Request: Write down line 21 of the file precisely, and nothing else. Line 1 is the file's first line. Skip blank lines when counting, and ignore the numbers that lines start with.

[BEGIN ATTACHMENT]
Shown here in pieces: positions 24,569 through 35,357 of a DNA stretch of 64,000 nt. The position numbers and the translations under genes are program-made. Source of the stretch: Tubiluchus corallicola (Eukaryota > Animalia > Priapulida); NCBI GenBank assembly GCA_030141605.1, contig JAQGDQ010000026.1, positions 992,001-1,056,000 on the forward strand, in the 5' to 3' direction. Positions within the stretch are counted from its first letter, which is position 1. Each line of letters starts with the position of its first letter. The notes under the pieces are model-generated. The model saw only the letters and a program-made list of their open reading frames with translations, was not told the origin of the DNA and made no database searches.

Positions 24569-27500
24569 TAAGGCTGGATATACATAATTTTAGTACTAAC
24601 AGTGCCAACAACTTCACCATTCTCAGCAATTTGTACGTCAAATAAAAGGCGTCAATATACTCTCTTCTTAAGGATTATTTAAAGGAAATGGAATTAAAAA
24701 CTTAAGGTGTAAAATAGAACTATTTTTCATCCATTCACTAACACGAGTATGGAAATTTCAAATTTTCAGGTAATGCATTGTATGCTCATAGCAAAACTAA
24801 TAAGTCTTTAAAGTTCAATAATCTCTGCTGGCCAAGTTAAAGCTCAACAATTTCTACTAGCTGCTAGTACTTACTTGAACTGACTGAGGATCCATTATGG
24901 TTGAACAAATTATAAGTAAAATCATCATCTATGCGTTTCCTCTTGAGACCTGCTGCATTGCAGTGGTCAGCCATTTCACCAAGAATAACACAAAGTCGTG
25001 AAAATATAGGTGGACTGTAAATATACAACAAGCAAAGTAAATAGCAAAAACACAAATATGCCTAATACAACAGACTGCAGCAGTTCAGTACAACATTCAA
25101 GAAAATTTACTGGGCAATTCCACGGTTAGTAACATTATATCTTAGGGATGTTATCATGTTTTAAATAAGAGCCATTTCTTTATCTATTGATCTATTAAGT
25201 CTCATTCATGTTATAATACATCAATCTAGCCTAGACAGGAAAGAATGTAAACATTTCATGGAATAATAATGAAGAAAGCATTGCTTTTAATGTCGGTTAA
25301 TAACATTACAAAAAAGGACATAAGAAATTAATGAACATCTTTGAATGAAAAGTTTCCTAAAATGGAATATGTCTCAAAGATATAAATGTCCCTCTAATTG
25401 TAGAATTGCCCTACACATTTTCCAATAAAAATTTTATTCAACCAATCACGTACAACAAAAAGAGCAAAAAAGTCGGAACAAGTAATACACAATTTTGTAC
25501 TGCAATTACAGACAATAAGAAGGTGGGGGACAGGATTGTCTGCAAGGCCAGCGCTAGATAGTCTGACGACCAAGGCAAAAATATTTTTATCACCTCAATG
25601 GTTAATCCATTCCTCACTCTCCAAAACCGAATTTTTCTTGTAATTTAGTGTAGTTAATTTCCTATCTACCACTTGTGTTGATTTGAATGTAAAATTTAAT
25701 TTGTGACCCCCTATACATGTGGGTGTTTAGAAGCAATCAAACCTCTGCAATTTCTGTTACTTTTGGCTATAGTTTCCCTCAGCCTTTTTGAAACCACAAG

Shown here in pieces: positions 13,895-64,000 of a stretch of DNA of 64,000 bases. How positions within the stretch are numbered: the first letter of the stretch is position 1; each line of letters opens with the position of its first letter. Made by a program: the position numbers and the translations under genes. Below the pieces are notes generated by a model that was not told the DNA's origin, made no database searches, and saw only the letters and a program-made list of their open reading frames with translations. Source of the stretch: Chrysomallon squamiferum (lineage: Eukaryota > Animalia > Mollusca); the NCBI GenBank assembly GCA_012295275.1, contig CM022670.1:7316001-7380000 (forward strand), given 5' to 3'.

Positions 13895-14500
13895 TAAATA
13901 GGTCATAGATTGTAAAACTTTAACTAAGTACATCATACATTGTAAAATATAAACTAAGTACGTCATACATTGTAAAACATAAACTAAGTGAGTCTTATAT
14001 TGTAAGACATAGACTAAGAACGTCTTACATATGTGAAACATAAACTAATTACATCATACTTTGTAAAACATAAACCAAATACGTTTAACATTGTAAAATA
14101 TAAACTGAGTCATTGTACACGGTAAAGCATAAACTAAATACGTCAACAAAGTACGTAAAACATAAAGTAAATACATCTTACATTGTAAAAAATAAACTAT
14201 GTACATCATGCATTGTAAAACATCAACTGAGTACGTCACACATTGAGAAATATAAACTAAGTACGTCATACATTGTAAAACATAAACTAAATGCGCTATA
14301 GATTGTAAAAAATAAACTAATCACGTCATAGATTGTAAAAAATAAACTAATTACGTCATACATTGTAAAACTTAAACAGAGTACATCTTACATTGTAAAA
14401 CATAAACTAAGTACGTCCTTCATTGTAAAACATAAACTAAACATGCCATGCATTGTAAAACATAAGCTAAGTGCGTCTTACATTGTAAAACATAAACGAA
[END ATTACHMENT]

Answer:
14101 TAAACTGAGTCATTGTACACGGTAAAGCATAAACTAAATACGTCAACAAAGTACGTAAAACATAAAGTAAATACATCTTACATTGTAAAAAATAAACTAT